“… everybody actually feels very alone in this life, and music can be a bridge for people like you and me.”
Speaking of trusting the music, due to the type of songs you play, there’s barely any audience interaction. How does the band measure whether people like it or not?
Well, I guess everybody actually feels very alone in this life, and music can be a bridge for people like you and me. And if we can share something small, important things, you can feel like, “Hey… yeah, we can see each other.” It’s very important.
So, I just want to feel like I’m not alone in the world. But sometimes in Japan, there are so many things; desire, good food, good home, good car, good money, and they go, “Hey, music can be a business.” You know? It’s not art. So, I can trust more art outside of Japan more than Japan, because in the States, in Europe, for the artistes, art is all the time in their life. Art is very close. Art can be inside of a religion, or inside a book.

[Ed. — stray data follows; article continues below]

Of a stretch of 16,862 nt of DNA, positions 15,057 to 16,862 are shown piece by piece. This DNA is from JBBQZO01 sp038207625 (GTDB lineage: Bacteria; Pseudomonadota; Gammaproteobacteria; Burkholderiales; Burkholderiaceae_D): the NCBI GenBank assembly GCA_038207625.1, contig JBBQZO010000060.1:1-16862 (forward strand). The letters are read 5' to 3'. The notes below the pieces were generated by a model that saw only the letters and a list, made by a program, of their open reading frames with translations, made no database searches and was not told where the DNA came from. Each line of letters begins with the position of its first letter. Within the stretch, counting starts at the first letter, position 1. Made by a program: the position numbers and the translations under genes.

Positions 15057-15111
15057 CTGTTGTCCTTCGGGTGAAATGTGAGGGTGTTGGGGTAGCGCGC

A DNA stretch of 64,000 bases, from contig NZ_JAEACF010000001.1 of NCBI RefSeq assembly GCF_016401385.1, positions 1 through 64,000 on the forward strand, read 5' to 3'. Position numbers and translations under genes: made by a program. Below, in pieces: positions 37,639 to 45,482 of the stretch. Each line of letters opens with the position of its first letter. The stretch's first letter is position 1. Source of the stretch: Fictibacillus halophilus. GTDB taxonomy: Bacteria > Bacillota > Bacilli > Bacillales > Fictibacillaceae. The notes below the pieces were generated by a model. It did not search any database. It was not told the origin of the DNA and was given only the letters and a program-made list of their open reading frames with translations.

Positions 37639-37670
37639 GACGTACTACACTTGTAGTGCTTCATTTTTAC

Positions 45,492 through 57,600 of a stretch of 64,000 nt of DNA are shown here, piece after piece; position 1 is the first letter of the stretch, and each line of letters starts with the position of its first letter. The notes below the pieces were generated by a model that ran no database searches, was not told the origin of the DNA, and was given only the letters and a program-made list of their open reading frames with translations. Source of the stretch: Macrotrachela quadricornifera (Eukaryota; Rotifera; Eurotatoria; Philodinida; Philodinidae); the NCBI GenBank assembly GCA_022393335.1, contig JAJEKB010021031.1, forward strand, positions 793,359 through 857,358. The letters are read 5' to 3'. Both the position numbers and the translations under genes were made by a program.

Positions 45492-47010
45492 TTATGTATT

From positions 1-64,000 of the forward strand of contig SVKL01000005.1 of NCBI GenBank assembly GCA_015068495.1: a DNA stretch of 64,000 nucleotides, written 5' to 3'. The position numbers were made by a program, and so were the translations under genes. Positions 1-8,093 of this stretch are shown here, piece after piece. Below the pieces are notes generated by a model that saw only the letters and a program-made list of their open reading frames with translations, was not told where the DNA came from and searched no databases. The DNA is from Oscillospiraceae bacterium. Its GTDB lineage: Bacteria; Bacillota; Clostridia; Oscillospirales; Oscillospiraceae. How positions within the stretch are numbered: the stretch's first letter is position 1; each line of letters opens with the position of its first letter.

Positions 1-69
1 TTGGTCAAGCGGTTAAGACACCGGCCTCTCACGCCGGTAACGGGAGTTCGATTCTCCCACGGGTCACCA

Do you still not like to be called post-rock?
No. Because when we started the band, there was no ‘post-rock’. And after that, people started going, “Post-rock, post-rock,” and then now everywhere in the world [when we are referenced], they say, “Hey, MONO is post-rock.”
Then how would you prefer to be categorised?
Just instrumental music. We’re just trying to find a unique way… something original, that no one has touched before. But, people will keep saying ‘post-rock’.
As for the new album, Requiem for Hell, we understand it’s largely influenced by Dante’s Divine Comedy, or at least is very closely linked to it. Tells us more about that.